“I would advise dining at home or patroning restaurants using mobile-ordering/delivery apps as long as we see appreciable numbers of new cases transmitted in communities across the US,” Dr. Nabeeh Hasan, Center for Genes, Environment and Health, National Jewish Health, tells Bustle. Hasan acknowledges that the impact of isolation on our social and occupational lives has been difficult. However, he says, “social distancing is the only real method to combat the spread of [COVID-19].”

“At this point, most communities are still facing the spread of COVID-19,” Natasha Bhuyan, MD, tells Bustle. “As a result, it’s actually the safest option to continue to stay at home, when possible.” Bhuyan also notes this is especially important for those who are in vulnerable populations. “If people do need to go out, they should be sure to wear a mask in public,” Bhuyan says, noting that this measure is also to keep others safe. Additionally, they should practice frequent hand hygiene.”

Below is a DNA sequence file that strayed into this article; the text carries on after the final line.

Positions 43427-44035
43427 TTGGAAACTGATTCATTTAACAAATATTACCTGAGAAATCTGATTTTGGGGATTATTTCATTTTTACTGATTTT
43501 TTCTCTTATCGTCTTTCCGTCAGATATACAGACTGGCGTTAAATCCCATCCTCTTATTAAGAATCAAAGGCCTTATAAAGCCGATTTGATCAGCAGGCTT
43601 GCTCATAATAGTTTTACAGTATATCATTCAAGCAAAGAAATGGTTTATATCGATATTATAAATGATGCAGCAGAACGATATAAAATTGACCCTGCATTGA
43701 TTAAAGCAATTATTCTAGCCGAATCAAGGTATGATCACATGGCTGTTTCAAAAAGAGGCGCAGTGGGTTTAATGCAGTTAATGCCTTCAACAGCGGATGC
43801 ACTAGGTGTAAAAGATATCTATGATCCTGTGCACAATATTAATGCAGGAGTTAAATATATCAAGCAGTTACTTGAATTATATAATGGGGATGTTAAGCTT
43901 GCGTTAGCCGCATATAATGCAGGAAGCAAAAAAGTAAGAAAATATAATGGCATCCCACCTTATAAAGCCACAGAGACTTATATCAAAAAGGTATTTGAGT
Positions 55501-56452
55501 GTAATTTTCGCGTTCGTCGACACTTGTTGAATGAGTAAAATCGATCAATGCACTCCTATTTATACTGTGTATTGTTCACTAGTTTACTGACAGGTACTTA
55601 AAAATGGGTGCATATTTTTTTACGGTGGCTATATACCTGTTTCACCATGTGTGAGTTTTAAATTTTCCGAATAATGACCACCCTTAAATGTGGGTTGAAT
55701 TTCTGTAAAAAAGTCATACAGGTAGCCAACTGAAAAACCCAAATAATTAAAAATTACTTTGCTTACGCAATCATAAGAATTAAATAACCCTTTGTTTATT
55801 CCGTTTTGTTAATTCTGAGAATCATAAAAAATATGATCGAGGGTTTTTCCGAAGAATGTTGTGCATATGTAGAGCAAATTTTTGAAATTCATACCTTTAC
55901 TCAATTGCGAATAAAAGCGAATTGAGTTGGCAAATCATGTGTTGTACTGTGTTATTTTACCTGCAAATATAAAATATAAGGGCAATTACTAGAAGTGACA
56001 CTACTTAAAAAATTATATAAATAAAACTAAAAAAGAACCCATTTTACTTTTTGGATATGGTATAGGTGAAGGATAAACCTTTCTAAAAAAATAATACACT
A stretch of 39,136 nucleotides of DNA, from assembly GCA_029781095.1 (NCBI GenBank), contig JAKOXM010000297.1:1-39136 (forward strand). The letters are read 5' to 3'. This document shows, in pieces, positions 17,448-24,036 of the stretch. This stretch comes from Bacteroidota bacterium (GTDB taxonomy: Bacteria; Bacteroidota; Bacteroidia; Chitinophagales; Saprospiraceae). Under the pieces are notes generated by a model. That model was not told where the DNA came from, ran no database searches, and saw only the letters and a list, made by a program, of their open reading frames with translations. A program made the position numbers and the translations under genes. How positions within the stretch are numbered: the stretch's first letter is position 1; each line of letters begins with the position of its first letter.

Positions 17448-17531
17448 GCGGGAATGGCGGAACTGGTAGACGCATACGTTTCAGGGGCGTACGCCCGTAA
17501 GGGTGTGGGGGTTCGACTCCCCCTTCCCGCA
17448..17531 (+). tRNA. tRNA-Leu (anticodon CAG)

What Can Bars And Restaurants Do To Safely Reopen?

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The National Restaurant Association has issued guidelines for restaurants reopening, which include diligent sanitizing and continued social distancing as much as possible. Officials in states in varying levels of reopening are beginning to release business reopening guidelines. In California, for example, consumer-facing employees will need to wear masks, and restaurants must provide disposable menus and discontinue the use of shared supplies like condiment bottles.